I used Intel Processor Diagnostic Tool to test my i7-4790 CPU.
At first I used the default test and got a green "Pass", I then ran a "Burn-In" test and again I got a green "Pass" but I noticed something and being pretty new to this program I don't know if it's its normal behaviour.
My Mother Board is Gigabyte GA-H97-D3H and I have 8 GB DDR3 RAM installed.
I use the integrated processor graphics, by the way.
So I started the Burn-In test, for at least the first hour I didn't notice anything. During the second hour the following events occurred a few times, randomly:
- the program window disappeared for a few seconds (like it was iconized) then reappeared
- the program entered in a non-responsive status for a few minutes, then continued to run.
- at the very end of the test the monitor started to "flash" for about 20-30 seconds (like the program window was iconized and restored very quickly many times).
As I said at the end I got a green "Pass" screen.
Is the described behaviour normal?
Thank you for joining the Processors Community. I am sorry to hear you are having issues with this matter.
The behavior you described indicates a freezing scenario; although, is not completely normal is considered expected. Bear in mind that Intel® Processor Diagnostic Tool runs intensive tasks on the processor and depending on the CPU usage from apps it could take your processor up to a 100% causing these random behaviors. Since the tool is passing the test each time, your computer should be fine. There are couple suggestions you could try in case this is interfering with your day to day computer usage, suggestions like update your BIOS, Chipset driver and Management Engine driver.
Hello Amy and thanks for replying.
Although your reply sounds vaguely like: "The sword of Damocles is hanging above your head"
I must confess I don't get what the sentence "although, is not completely normal is considered expected" exactly means.
To me it's either normal (and expected) or it's not normal (and so, unexpected).
Please elaborate a little bit more, if you can.
Sure /thread/119601 TSMV, what I mean by that is that your computer can behave like you mentioned taking in consideration that these tests are meant to stress the system in order to take the most out of it, and depending on the processes that CPU is running along with the IPDT test, the system will use all the resources at full capacity and randomly behave. This does not mean that your processor or components are faulty, you can confirm that because it passes the test, this only means that the tool it's doing its job stressing the processor with the purpose of finding any fault. You mentioned that this behavior happens with the Burn-In test, this test basically runs all the possible tests on the processor.
I am going to run some tests with the Burn-In test, and let you know the results.
If I got it right from IPDT user guide, Default Test performs all the tests once while Burn-In does the same but for two hours.
I will be waiting for news then.
That is correct /thread/119601 TSMV, the Burn In Test enables all IPDT features and runs IPDT stress test for 120 minutes.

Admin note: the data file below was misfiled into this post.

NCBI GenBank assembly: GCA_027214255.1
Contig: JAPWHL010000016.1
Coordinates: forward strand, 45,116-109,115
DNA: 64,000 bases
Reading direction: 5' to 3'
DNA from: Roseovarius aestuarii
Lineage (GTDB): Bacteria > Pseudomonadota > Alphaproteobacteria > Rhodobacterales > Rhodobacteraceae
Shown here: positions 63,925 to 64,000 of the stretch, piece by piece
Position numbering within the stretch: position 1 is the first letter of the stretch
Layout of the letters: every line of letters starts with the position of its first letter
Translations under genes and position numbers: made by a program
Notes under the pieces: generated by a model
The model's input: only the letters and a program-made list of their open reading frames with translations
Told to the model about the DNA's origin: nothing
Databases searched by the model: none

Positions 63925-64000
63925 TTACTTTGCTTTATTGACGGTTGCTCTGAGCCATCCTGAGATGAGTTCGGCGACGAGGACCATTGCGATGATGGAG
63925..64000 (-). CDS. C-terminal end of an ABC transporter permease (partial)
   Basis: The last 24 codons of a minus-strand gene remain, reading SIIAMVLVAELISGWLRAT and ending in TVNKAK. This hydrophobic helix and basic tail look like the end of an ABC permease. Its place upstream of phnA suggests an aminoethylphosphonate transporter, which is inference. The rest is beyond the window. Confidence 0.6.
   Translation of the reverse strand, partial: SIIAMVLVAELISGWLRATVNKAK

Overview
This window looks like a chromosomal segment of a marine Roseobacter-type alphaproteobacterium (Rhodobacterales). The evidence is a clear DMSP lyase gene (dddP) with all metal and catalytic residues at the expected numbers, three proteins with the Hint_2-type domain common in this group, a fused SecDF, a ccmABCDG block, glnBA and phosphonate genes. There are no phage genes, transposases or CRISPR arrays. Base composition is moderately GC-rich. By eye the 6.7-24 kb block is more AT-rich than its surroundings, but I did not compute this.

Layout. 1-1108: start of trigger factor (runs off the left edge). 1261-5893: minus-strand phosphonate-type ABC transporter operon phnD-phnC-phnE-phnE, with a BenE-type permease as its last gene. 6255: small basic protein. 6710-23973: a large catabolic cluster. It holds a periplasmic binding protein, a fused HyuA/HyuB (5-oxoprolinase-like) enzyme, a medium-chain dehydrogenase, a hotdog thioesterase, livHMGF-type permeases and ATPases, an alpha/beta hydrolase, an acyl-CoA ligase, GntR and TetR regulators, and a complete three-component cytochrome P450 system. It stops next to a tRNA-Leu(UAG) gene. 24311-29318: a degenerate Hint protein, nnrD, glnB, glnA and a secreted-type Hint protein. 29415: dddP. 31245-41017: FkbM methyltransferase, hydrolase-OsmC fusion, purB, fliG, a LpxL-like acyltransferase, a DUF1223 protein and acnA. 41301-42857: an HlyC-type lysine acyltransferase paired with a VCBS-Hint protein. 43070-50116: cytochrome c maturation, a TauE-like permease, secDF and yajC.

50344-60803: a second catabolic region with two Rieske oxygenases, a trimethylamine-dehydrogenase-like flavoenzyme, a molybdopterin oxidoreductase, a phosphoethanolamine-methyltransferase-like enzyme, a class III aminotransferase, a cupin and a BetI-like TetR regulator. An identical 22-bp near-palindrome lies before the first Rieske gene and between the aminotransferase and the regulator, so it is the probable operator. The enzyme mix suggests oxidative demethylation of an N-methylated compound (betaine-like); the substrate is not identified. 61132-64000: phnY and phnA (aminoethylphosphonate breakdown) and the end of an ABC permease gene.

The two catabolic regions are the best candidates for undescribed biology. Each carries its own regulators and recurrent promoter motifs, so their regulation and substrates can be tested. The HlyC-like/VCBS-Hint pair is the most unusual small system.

I ran test on a Surface Pro 4 which is a mobile platform. And, the behavior was not exactly the same as the one you mentioned but it freeze for a couple of times while running the test and at the end of the test the result was passed. When running the test, I tried to minimize the window but it took a while, this was expected since all the processor resources were used in the test. This why I believe that the scenario you are facing is normal but at the same time is considered expected. The processor usage is 100% while running the Burn In Test, background processes can be killed and could make the system have that behavior. There is one more thing that the guide states, see below;
"Some power management features throttle or reduce the operating frequency of components within the system. These types of power management features may result in very low tested frequency results. This does not mean that the processor is operating at degraded performance levels. It means that the enabled power management feature is optimizing the efficiency of the processor, either to save power or reduce heat within the system. We recommend you disable any power management features such as Intel SpeedStep® technology and configure your system to its optimal power management settings, when Intel® Processor Diagnostic Tool."
The paragraph adds more to the concept that I am trying to share with you, the system can go through a lot of processes while running a intensive CPU task, and as long as the computer does not enter in BSOD's it should be fine.
If you have more questions, please let us know.
Funny thing is that today I got a nice BSOD!
I can't say if it is CPU related, I will try to investigate and post in this thread again as soon as I have news.
Thank you very much for your kind help!
I tried to investigate the cause of the BSOD(s) (in the meantime I got another one) but I couldn't find anything definitive so I can't say if the problem is CPU related or not.
I just wanted to let you know and thank you again for your help.